Art Critics

Art Critics2017-12-18T14:26:57-04:00

“Cherie Saleeby’s installations evoke the meditative mood traditionally associated with churches and cathedrals, while simultaneously posing questions about the role of spiritual beliefs in our world today.  Saleeby tackles ages-old issues, like the human fear of falling short of God’s mark.  In her piece Angels, Including The Fallen, the tragic notion of 133,306,668 cast-out angels from “Revelation 12” is embodied in spatial terms by several sculpted wings seen “floating during descent” along a gallery wall, give the illusion of softness one would associate with ethereal beings. Saleeby is attracted to the use of “fragments, which speak of the missing elements in life, a metaphor for unanswered questions about this plane of existence. When several of her pieces correspond in a single space the intent is to cultivate in the viewer an active reflection on the passage of time. ”

Jude Schwendenwien New York City
Contributing critic for Artforum, Artnews, and Sculpture Magazine.


“Cherie Saleeby’s love and respect for the conservative tradition in sculpture means she can be especially adventurous and daring when she works from fresh attitudes and vantage points.  She uses the vehicle of traditional beauty even while following a through modern impulse to take things apart and meditate on their components and origins.  In a line-up of three portrait busts, Punto, Linea and Awakening, ostensibly likenesses of young boys, what is really being depicted is aspects of Saleeby’s process, revealed by tool marks. She is also showing, states of consciousness – the third boy is shown in a dreamlike state. Dynamism is the operative word for Saleeby, as her physically obdurate sculptures are caught in passage from one state to another.

This artist thinks in grand terms; she spins visual tales and has collaborated with musicians.  She has told the compelling story of Carrie Aude, the mysterious wife of one of her ancestors, in drawings as well as sculpture.  In art povera fashion she exalts humble tar, (for Carrie Aude’s story entails sticky and difficult emotions).  She tantalizingly alternates it with black marble. Saleeby has ascended to the spiritual one in a large series of marble wings belonging to fallen angels.  This is no necessarily a negative state;  Saleeby writes that the mystery of angels “transcends the logic of existence.”

Once again it is a universe of dramatic shifts – dynamism – that characterizes Cherie Saleeby’s elegiac yet unexpectedly witty, relevant yet transcendent art.”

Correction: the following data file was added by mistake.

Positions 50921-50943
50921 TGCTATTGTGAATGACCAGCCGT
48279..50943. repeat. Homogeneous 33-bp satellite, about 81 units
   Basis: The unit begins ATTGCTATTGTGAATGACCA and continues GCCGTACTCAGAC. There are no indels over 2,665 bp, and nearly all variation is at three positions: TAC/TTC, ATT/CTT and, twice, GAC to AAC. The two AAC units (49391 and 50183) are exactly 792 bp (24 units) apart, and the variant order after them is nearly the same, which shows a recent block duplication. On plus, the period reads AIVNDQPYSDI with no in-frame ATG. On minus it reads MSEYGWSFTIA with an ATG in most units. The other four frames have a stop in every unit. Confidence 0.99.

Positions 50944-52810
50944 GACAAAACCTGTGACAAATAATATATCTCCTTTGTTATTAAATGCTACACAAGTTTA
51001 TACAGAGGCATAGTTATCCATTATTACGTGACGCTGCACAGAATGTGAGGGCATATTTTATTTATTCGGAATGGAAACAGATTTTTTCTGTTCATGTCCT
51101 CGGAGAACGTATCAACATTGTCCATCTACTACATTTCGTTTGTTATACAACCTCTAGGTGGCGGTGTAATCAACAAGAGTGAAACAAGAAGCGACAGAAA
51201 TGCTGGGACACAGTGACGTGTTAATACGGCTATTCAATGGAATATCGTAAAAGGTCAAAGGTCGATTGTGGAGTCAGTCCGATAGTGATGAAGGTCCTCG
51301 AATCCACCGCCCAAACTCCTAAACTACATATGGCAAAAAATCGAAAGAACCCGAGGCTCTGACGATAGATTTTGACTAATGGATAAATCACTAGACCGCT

William Zimmer
New York City
Contributing critic for The New York Times


“Cherie Saleeby’s bronze Femme, a torso as minimalistically pleasing as a vintage Jean Arp creation.”

Roger Hurlburt
Art writer for the Sun-Sentinel


“Speaking of Cherie Saleeby, how deep into her own private emotional space is she going to go?  Last year her “traditional” polished marble sculptures of classic female shapes, all curves, shapes and line were a centerpiece of the XS fourth annual Best of the Gallery. At the Coral Springs Museum of Art grand opening this past February, it was cast stone angel wings, mounted on painted steel plates, floating on a stark white wall.  Recently, at the MONA Spring Invitational at ArtServe, she showed a schizophrenic mix of sensuous, fluid, comforting shapes sculpted from tar and nail studded, brittle sharp-edged and angular assemblages that were deliberately unsettling but way cool.  I defied anyone at the opening that night to resist the primordial urge to run their hands over the comforting curves of “Transformation.”  Well, Saleeby will have no comfort conundrum to deal with in this exhibit.  In “Easy Chair”, she skewers convention and impales the back and seat of a traditional, typical middle-American icon: a floral print barc-like-a-dog-o-lounger, which to me reads  as Ozzie and Harriet homey as homey gets, with dozens of very sharp, very oversize aluminum knitting needles.  The work is striking and effective.  It brings violence and domesticity face to face.  Saleeby merely says, “Comfort in the home cannot be taken for granted.” Ouch.  The seat of power appears quite uncomfortable, indeed.

Michael Farver
Art Critic, XS Magazine


“Easy Chair’ by Cherie Saleeby is anything but easy.  This powerful mixed media object has been constructed by impaling an upholstered armchair with aluminum knitting needles. The sharpness of the needles forces us to confront this violence.  An ordinary chair becomes elevated to a provocative, tactile statement subverting domestic harmony.  Best work, nothing can be taken for granted.”

Wendy M. Blazier,
Art Historian


Among the artists who participated in the group project was Cherie Saleeby, of Pompano Beach.  Saleeby also created a sculpture specifically for the show.  Saleeby’s sculpture is a recliner pierced from top to bottom with long, steel knitting needles.

Lycia Naff
Art Critic,  Sun-Sentinel


“My work comes from the spirit identified with women.  My forms of female torso’s are in transition.  They are universal, faceless, fluid forms.  Often fragments of the feminine body with expression and aesthetic power of their own.” says Cherie Lee Saleeby of her work – transforming solid blocks of marble into three dimensional female forms.  Cherie spends her summers in Pietrasanta in northern Italy, selecting and sculpting marble which she completes in her Boca Raton studio.  She says, “I strive to create a balance in the sculptures’ compositional relationships, and include a modern abstraction to these gestures.”

Today’s Boca Woman News Magazine


“Artists’ that work without social guarantee renew tradition and in turn find tradition.”

Cherie Saleeby 1996